‘Dark pool’ broker Liquidnet paying $2M to settle SEC charges on use of customer trading data

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WASHINGTON – A brokerage firm that operates a so-called “dark pool” trading system has agreed to pay $2 million to settle federal civil charges of using customers’ confidential trading data to market its services.

The settlement between Liquidnet Inc. and the Securities and Exchange Commission was announced Friday, a day after SEC Chair Mary Jo White proposed new rules that could bring closer oversight of high-speed trading and dark trading pools, which account for as much as 35 per cent of trades.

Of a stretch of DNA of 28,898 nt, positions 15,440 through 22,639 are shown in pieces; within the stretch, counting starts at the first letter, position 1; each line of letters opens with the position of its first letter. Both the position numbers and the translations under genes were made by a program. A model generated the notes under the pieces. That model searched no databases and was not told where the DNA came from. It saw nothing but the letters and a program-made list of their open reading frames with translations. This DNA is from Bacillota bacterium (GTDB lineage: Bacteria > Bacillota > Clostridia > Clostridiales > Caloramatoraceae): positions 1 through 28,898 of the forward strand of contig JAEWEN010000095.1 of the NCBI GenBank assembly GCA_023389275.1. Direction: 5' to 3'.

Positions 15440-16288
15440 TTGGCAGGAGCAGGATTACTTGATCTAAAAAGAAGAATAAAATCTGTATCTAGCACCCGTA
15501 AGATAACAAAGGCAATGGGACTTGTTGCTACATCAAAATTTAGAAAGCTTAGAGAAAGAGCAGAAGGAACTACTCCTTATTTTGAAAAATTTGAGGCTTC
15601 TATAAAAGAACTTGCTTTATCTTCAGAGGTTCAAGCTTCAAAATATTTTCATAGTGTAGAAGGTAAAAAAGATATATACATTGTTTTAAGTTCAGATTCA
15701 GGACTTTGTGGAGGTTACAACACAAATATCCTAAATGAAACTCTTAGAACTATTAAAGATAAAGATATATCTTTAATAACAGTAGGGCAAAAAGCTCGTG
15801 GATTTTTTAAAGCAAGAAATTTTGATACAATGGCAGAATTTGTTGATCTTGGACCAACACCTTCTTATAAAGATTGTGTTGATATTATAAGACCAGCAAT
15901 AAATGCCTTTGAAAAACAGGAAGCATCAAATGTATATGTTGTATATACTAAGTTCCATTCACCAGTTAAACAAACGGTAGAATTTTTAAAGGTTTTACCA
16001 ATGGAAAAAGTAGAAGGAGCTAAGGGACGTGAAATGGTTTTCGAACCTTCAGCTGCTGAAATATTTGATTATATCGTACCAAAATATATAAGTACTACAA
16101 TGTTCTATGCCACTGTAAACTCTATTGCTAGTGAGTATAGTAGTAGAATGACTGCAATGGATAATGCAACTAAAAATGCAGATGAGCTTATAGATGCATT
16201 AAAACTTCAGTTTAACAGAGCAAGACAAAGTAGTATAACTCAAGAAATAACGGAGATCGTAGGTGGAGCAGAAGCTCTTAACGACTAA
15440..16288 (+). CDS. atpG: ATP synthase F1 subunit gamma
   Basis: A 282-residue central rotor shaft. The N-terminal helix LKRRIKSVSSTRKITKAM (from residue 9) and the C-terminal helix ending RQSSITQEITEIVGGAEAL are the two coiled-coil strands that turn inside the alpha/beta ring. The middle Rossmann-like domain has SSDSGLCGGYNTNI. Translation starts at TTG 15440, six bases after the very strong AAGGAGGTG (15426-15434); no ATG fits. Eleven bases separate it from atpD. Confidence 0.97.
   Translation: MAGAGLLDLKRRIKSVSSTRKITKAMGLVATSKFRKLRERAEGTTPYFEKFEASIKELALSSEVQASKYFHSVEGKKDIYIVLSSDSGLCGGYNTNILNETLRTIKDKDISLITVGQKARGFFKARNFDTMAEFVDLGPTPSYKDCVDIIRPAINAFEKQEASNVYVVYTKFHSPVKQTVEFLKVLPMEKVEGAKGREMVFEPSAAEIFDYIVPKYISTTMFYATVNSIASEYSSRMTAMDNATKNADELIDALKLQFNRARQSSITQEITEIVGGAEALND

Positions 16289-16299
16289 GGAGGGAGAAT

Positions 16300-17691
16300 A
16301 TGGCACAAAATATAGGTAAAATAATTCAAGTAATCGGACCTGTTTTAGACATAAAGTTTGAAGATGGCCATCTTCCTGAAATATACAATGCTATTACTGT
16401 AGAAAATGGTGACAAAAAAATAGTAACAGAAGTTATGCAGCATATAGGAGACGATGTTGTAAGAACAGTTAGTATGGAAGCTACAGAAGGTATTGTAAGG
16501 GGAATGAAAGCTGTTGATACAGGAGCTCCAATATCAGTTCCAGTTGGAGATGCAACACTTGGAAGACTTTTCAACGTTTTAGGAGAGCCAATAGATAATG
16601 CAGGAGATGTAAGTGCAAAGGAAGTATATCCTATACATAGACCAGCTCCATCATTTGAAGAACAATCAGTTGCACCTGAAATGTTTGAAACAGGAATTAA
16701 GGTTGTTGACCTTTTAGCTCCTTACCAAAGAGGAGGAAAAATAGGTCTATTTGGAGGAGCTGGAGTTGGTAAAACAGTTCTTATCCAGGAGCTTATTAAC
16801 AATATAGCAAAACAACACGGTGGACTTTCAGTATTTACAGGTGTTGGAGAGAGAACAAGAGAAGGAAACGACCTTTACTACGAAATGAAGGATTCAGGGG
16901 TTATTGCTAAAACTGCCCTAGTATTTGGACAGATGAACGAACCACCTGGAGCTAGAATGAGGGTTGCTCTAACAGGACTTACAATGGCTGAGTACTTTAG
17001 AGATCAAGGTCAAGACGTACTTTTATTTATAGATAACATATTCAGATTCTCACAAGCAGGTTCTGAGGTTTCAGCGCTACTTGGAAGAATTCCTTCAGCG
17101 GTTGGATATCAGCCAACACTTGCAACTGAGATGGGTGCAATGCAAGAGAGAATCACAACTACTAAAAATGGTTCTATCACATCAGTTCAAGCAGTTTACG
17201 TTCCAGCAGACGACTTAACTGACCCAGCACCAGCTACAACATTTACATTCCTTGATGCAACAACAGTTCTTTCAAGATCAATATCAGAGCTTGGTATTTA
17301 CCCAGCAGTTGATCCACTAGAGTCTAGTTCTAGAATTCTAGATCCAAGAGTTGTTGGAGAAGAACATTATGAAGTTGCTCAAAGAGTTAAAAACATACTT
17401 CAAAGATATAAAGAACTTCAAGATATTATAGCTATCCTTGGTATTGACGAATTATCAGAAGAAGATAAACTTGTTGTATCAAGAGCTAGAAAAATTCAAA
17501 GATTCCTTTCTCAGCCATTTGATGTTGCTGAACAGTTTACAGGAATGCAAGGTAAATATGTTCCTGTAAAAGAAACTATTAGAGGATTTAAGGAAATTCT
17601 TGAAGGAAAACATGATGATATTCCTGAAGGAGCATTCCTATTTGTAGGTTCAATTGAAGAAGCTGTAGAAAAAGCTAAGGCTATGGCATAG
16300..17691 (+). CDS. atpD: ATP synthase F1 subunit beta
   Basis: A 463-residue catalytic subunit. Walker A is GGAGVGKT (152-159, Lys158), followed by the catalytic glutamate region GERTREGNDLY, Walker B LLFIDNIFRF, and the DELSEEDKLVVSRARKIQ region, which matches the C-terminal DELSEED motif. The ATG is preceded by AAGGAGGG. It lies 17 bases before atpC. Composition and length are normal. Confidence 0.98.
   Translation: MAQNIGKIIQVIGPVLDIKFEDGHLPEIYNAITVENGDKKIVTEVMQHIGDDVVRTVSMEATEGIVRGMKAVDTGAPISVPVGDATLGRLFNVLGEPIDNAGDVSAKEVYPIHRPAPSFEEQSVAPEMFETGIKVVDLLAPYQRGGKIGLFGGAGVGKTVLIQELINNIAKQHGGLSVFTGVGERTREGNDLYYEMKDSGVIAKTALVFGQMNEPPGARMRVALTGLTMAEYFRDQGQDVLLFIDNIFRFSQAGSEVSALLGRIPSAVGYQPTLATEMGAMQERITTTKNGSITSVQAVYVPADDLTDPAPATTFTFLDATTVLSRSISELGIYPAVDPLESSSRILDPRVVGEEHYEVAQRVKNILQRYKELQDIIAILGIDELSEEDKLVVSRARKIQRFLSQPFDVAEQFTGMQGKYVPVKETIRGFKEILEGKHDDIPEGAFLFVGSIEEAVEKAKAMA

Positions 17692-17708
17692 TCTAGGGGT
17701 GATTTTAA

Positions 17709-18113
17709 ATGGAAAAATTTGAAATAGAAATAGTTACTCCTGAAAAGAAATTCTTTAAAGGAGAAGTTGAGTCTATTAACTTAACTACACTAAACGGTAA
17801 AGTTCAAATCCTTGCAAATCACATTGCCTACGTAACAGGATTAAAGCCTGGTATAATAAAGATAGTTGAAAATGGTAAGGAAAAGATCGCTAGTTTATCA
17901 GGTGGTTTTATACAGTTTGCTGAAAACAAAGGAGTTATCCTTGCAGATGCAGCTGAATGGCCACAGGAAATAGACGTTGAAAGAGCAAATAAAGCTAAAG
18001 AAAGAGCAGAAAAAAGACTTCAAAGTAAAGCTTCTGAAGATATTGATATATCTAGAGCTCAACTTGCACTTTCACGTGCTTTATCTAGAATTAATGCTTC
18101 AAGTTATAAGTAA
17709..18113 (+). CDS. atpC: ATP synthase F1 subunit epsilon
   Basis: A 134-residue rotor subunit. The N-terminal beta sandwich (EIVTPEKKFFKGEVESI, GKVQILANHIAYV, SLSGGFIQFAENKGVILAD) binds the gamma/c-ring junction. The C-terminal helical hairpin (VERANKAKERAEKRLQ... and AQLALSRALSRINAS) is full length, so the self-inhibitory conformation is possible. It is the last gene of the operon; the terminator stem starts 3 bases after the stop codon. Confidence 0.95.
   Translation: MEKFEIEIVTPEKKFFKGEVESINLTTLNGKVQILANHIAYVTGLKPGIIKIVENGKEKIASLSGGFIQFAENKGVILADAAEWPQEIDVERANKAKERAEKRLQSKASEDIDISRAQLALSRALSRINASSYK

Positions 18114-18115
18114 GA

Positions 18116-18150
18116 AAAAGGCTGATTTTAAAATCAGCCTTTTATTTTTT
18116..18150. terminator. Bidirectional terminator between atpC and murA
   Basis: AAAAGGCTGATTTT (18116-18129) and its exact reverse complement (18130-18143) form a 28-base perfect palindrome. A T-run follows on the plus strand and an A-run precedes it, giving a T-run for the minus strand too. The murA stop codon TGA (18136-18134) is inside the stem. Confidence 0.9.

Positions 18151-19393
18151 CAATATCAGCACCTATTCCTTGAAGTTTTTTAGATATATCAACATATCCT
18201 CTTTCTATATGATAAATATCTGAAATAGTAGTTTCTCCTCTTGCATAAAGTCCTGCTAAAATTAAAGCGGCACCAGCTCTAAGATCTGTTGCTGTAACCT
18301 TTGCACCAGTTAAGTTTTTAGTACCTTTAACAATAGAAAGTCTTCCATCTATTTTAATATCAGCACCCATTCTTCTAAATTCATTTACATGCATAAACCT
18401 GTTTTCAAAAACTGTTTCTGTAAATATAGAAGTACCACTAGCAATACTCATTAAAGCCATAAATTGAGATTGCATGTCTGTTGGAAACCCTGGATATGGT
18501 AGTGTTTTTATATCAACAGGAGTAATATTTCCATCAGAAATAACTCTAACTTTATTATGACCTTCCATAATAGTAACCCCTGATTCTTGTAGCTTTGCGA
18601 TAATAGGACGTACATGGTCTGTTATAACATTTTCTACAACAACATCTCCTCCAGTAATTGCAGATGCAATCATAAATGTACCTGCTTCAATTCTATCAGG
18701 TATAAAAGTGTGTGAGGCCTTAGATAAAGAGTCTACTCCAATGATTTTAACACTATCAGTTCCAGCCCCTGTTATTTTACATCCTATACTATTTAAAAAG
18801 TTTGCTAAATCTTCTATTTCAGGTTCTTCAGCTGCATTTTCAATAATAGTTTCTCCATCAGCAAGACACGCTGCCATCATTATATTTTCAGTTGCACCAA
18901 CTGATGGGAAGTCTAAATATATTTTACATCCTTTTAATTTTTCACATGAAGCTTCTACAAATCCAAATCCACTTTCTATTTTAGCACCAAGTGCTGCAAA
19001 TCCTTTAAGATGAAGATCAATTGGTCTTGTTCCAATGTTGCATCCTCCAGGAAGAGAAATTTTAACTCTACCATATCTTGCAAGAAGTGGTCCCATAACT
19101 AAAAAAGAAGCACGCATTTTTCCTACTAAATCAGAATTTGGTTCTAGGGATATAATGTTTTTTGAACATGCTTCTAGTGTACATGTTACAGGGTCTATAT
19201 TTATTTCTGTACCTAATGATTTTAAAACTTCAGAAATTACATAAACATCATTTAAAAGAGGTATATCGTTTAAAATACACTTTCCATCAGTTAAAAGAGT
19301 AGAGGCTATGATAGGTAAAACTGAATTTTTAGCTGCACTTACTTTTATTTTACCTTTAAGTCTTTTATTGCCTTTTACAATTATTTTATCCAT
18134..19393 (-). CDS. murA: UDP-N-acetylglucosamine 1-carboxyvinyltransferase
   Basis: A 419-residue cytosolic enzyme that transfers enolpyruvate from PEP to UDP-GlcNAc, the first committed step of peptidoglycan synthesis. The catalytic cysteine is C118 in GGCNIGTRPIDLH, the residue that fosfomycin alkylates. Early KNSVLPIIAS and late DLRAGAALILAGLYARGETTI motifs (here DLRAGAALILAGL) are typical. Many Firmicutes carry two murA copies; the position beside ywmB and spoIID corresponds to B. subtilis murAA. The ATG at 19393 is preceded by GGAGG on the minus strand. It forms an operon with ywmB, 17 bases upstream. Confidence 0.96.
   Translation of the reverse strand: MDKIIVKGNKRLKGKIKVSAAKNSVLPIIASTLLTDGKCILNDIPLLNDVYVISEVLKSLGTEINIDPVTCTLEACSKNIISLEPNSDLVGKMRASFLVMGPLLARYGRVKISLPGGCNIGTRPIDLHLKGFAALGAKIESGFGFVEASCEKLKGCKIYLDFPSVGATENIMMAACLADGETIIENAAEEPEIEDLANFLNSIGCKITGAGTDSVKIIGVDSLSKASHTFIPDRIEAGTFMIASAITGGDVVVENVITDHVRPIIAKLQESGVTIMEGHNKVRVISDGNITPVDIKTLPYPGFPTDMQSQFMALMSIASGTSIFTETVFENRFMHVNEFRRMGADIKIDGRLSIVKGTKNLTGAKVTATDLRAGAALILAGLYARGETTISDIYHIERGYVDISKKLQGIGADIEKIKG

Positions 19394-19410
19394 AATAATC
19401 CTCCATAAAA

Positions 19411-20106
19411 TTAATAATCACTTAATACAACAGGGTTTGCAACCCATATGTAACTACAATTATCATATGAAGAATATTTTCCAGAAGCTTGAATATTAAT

Unlike public stock exchanges, dark pools are private, off-market platforms that offer limited information about participants or operations.

The SEC said that Liquidnet improperly gave access to confidential trading information to a brokerage unit outside its dark pool.

New York-based Liquidnet neither admitted nor denied wrongdoing under the settlement.

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